In the Press

"Reiner proved with his non-declining delight in playing why he has been celebrated for some time now as the new “trumpet star”. He unites a dazzling technique and musicality to create an expressiveness that is not just showing in flowering expression, but also in his supply flowing melody lines and his lithely modulated legato." (Suedwest Presse, January 2009)

"Now invitations from foreign countries become more and more frequent. Stations from Radio New Zealand to BBC Radio in Great Britain play pieces from Thomas Reiner’s CD and music magazines print cover stories about him." (Stuttgarter Zeitung / Stuttgarter Nachrichten, December 2008)

"Thanks to effortless virtuosity, sparkling facility and baroque joy of playing, an unpretentious fine naturalness unfolds, […] offering an inexhaustible feast for the ears." (Das Orchester, July/August 2008)

"This CD brings fresh interpretations to a broad range of Baroque repertoire. Throughout the recording, Reiner plays with a beautiful resonant sound, wellcrafted ornamentation, and a true melodic flair." (ITG Journal, June 2008)

Klassik heute 11/2007


The complete mastery even in the highest register of the piccolo trumpet, combined with a beauty of tone, is in the trumpet scene without any doubt what separates the wheat from the chaff. After listening to his new CD one can agree without hesitation to the fact that Thomas Reiner, who was born in Ludwigsburg/Baden-Wurttemberg, is – as indicated in the booklet – one of the few handpicked artists capable of playing for example the technically extremely challenging trumpet part in Bach’s Brandenburg Concerto No. 2 as if there was nothing special about it. Moreover, this recording of baroque trumpet concertos communicates to the listener directly Reiner’s great delight in playing the trumpet, his refined and well devised art of decoration, his understanding of tone and his love for baroque music as well as for the piccolo trumpet.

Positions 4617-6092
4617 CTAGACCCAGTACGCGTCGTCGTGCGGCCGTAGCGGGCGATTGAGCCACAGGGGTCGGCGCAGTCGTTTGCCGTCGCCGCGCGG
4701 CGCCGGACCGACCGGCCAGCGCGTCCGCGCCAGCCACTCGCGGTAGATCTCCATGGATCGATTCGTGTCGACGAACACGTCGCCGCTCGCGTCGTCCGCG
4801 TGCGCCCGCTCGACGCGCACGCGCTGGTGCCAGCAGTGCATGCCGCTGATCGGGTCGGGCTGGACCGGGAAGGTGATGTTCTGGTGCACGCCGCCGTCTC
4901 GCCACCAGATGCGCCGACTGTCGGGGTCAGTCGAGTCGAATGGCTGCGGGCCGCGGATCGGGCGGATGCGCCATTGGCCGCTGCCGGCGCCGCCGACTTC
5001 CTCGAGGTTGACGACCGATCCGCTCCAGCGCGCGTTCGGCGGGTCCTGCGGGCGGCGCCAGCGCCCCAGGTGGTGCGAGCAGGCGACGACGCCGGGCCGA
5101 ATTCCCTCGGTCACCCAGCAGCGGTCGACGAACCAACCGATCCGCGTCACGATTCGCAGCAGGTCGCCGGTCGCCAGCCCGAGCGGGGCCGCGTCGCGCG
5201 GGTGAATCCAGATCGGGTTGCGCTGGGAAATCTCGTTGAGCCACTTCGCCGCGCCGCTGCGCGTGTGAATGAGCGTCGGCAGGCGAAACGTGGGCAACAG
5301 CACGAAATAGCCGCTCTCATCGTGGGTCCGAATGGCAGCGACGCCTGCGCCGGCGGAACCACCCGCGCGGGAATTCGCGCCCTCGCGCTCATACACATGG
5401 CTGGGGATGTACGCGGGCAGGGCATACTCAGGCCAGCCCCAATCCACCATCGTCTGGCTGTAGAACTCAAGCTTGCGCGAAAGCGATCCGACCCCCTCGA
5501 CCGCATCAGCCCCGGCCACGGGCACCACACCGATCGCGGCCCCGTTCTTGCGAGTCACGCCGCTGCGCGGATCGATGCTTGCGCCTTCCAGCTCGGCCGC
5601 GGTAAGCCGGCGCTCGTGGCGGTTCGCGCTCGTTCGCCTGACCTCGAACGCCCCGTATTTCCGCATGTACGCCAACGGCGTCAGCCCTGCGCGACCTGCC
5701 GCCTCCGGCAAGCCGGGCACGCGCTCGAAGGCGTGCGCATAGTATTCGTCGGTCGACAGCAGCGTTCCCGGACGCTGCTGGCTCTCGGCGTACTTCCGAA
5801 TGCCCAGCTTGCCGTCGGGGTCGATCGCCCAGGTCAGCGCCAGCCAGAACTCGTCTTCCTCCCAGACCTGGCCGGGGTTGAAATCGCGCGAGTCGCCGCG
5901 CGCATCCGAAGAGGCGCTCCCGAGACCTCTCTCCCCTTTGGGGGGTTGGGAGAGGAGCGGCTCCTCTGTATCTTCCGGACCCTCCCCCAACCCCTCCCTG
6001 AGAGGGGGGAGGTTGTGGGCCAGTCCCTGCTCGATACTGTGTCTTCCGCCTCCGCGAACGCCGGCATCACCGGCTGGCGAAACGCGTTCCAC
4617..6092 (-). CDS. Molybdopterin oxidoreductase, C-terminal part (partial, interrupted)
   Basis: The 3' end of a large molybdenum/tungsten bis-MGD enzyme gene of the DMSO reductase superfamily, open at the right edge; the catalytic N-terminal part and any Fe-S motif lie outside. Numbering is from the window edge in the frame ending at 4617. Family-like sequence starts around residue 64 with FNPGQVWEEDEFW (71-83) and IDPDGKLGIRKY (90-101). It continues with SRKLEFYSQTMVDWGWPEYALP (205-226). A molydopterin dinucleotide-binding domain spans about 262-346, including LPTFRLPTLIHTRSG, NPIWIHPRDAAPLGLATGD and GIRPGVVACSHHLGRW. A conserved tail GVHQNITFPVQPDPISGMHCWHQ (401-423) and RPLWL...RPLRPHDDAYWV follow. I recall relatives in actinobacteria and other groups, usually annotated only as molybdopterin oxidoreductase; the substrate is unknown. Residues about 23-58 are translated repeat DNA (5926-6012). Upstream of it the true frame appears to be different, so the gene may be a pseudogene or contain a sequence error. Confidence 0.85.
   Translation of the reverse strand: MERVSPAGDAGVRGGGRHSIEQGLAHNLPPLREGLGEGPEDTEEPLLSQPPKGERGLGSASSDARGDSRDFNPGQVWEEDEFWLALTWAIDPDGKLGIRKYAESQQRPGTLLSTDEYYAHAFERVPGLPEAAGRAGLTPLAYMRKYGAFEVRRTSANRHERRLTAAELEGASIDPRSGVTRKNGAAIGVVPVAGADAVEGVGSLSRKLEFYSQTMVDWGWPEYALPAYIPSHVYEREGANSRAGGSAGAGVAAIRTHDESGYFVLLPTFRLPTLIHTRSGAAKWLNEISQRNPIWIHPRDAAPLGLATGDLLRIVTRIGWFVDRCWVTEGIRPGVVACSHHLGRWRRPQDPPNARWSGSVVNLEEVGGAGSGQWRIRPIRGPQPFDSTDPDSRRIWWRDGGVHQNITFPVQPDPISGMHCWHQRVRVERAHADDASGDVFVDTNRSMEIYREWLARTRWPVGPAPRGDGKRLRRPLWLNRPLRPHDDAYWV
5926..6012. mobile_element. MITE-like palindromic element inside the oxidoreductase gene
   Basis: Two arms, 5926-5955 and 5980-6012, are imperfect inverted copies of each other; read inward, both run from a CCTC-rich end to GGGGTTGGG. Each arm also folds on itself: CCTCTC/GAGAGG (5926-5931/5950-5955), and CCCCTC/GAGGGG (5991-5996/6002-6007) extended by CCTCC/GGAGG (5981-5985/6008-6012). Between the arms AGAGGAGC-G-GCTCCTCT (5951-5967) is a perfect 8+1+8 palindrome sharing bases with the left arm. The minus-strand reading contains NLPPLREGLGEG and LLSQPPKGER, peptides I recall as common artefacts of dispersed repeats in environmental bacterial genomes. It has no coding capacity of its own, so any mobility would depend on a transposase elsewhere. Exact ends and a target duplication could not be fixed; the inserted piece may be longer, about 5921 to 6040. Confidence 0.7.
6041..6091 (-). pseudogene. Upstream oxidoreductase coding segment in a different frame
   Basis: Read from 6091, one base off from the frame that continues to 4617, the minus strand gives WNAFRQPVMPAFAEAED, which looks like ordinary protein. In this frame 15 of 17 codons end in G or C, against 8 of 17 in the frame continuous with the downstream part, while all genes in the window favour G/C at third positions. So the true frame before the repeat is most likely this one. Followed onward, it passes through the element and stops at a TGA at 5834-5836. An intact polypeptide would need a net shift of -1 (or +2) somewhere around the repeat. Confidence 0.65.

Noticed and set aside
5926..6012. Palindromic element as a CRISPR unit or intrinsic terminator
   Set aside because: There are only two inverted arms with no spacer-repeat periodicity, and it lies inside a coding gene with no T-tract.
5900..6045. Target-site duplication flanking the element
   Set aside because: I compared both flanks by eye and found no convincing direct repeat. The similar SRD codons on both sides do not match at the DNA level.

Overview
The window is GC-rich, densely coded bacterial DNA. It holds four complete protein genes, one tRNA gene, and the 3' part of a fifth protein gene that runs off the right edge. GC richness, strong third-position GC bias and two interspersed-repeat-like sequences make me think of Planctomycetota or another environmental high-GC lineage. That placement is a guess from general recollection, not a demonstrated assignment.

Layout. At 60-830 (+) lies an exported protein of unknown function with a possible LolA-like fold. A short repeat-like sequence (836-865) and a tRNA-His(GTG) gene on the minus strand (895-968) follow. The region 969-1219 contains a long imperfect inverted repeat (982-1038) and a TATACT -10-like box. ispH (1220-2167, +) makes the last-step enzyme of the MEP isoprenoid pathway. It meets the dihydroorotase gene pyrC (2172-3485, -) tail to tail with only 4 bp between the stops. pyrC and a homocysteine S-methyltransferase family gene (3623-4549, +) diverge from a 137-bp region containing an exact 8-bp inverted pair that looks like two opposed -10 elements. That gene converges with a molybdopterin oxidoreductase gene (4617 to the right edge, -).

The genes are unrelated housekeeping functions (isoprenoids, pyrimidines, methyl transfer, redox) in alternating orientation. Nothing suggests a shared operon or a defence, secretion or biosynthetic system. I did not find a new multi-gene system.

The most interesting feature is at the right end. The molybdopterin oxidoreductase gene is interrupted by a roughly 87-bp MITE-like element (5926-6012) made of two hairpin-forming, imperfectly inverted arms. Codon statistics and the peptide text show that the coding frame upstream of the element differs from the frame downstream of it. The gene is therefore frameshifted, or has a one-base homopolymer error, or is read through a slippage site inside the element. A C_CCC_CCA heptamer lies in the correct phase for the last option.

There is not really a lack of CDs with baroque trumpet music on the market, but there are a number of instances that make Reiner’s debut on Naxos stand out from the multitude of rival products. To begin with, it is striking that Thomas Reiner – in spite of his rather sportive embouchure – does not dazzle simply with a sparkling display of trumpet fireworks; in witty interaction with the Southwest German Chamber Orchestra conducted by Sebastian Tewinkel, he knows how to fathom every nuance of a musical score with playful, flexible lightness and elegance. Secondly, there is the repertoire: original works by Giuseppe Torelli, George Frideric Handel, Johann Friedrich Fasch, Domenico Gabrielli and Georg Philipp Telemann alongside transcriptions of three oboe concertos by Albinoni, Handel and Telemann. The latter pose an enormous challenge for every trumpeter due to the minor keys and the fact that they were tailored for the oboe. But Thomas Reiner, a former student of Professors Erb and Komischke, masters these challenges with his immaculate embouchure and impressive support of air. In addition to that he possesses great creative abilities: extremely natural and precise articulation as well as phrasing full of expression, thus creating the impression these works had originally been intended for the trumpet.